There’s been a bit of blog attention to Stilgherrian’s project TOTO, and while some people, such as @kcarruthers, have blogged about it, @SilkCharm has pointed out that coverage by Australian bloggers has been a little poor.

This brings me to make a point, and yes I’m pushing my own adgenda here too, lets be clear there.

In Australia we’ve had a robust Community Broadcasting sector since 1975 (and some station’s pre-dating that).  In many respects we can consider the similarities between Community and Social Media, and others have done this before, so I won’t rehash that.

But Australia has the oldest and probably the broadest Communtiy Broadcasting in the world.  In other areas there’s considrably more cross-over with the Public Broadcasting modle, and in the UK fully-licenced Community Broadcasting is still surprisingly new.

Community Media has driven social changes around the world over the past 30 years.  While its not necessarily clear in Australia today, Community Radio has had considerable impact in the past, and no doubt it will continue to do so however it evolves over the next few years.  And it can work that way anywhere.

There are considerable overheads in establishing broadcasting services, and while these exist even in poorer countries (including Tanzania), they’re limited to geographic coverage – whilst it’s participatory media, it’s also heritage media, limited by geography.  Blogs and new Social media are important because of the lower setup costs (though the cost of receivers is probably higher).  We have already seen the way blogs can impact society in the Western world.

The power of what Stil’s done with project TOTO and ActionAid is just in it infancy.  It’s not about communicating for people.  It’s about people communicating with the rest of the world themselves.  There’s considerable power in participatory media, it’s a driver of openness and democracy and provides an exchange of ideas which isn’t available elsewhere.

Get along and read the first of the blogs.  And well done to all involved in the project.

I hope we can all see these blogs have a impact, for the bloggers, for Tanzinia and for us as Westerners.  Here’s to learning more about our fellow humans.

[Or: Question Authority!]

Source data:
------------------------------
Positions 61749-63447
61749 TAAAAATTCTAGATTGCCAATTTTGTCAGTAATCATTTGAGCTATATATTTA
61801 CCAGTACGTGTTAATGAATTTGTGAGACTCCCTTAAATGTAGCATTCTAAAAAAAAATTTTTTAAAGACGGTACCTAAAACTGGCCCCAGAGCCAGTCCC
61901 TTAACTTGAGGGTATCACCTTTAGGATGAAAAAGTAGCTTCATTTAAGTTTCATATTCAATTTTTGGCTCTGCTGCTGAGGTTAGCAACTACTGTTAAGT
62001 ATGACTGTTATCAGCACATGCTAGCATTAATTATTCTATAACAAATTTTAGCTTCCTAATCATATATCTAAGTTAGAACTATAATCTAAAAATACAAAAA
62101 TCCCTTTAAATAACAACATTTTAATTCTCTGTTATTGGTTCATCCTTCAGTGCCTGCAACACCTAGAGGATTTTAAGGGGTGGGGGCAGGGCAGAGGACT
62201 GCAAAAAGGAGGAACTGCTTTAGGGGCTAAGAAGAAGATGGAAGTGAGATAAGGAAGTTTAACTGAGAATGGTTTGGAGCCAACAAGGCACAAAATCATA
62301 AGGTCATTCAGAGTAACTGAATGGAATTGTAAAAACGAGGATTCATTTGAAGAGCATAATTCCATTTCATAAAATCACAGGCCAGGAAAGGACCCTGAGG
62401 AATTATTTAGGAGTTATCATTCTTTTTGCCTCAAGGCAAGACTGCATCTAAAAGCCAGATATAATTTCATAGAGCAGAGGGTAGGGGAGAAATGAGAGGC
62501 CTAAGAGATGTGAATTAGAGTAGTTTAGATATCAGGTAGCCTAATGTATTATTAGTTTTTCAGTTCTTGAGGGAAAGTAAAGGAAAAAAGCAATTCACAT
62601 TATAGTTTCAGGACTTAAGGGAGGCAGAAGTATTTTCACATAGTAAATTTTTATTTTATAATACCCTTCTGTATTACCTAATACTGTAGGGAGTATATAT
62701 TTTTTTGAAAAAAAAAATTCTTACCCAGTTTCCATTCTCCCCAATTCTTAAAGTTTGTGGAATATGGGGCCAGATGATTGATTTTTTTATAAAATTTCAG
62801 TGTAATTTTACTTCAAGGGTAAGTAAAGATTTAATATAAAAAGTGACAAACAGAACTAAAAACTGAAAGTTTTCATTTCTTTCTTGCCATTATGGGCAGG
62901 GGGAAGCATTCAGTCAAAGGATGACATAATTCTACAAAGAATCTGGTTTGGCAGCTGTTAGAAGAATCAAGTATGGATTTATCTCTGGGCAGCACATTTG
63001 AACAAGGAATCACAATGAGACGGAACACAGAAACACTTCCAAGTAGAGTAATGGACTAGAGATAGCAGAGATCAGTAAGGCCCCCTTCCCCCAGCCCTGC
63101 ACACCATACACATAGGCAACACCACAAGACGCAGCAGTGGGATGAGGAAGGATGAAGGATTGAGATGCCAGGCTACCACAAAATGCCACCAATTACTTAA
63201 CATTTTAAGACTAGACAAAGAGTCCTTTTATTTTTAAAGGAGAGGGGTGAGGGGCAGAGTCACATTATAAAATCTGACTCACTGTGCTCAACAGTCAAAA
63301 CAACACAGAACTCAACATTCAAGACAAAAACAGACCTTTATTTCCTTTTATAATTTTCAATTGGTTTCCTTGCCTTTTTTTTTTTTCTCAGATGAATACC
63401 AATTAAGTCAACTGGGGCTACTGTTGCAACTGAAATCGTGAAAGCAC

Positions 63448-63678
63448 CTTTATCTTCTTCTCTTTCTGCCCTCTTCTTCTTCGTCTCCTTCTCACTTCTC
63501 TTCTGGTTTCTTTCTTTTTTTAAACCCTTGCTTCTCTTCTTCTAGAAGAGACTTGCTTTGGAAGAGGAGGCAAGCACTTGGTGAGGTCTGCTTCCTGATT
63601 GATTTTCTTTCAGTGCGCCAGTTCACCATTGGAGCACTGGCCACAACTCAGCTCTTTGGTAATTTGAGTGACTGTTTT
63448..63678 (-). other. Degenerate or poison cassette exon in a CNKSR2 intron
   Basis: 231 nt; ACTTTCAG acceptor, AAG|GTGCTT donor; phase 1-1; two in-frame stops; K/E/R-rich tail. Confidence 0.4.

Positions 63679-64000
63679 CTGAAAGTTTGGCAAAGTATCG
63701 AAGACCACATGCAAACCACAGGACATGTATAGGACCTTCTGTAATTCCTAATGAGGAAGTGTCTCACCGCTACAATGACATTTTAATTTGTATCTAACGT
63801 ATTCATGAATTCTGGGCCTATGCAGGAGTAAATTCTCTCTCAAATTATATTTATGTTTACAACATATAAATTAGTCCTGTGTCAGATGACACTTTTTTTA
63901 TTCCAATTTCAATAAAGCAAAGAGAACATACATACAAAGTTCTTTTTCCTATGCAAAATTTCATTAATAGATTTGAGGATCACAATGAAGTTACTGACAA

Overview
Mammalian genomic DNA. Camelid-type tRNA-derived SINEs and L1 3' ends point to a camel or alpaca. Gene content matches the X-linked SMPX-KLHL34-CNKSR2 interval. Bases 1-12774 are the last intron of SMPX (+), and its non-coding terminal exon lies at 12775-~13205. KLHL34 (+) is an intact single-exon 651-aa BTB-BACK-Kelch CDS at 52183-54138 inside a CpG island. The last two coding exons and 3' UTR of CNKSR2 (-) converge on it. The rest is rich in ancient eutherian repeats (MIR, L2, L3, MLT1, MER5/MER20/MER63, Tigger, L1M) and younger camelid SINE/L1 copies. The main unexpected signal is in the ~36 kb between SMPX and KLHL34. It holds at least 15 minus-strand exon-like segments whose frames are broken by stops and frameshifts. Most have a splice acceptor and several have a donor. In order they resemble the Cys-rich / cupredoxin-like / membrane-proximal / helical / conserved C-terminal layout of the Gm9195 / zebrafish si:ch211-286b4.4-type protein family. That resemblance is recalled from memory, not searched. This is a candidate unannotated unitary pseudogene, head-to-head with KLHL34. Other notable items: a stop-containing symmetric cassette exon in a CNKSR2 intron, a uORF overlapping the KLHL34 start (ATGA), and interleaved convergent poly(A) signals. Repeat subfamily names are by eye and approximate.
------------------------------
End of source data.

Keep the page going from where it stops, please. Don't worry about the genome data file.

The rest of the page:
I think this is going to be one of those multi-facited posts, because there’s a couple of trains of thought running through my head, and I’m seeing connections.  You may think I’m crazy by the end of this, but I shall push on non-the-less.

Some of you probably noticed the most recent update to my last post, a link to Stitching Sight on Blind Photographers.  There’s a few more posts there at echo my own thoughts.  So I’m having one of those “I’m not alone in this” moments.  I mean, yeah, its obvious, but its nice to have it confirmed.

At the same time I’m moving on to the next phase of web site planning at work.  Before getting to some more of the meat of the project, I’m updating the orginal report to the board to reflect developments, and creating a slightly more consice version for our own internal reference.  It’s hard to know where you’re going if you don’t know where you’ve come from.

The meeting went well, with no major questions.  But without going into huge detail, there’s been a bit of a shift in the way the board are viewing the web site.  It came as a bit of a shock at the time, but having had a week to digest it (while sick with the flu), I’m very supportive of the move.  It simplifies our build, but also bring us into line with more modern expectations.

It’s interesting to watch my perspectives change, from my own mildly depressing moments to ones of optimism.  From trying to get others to view things with an open mind, to having my mind open.

I’ve been known to say that I feel the need to learn somthing new every day.  Perhapps I should change that to needing my perspective challenged every day.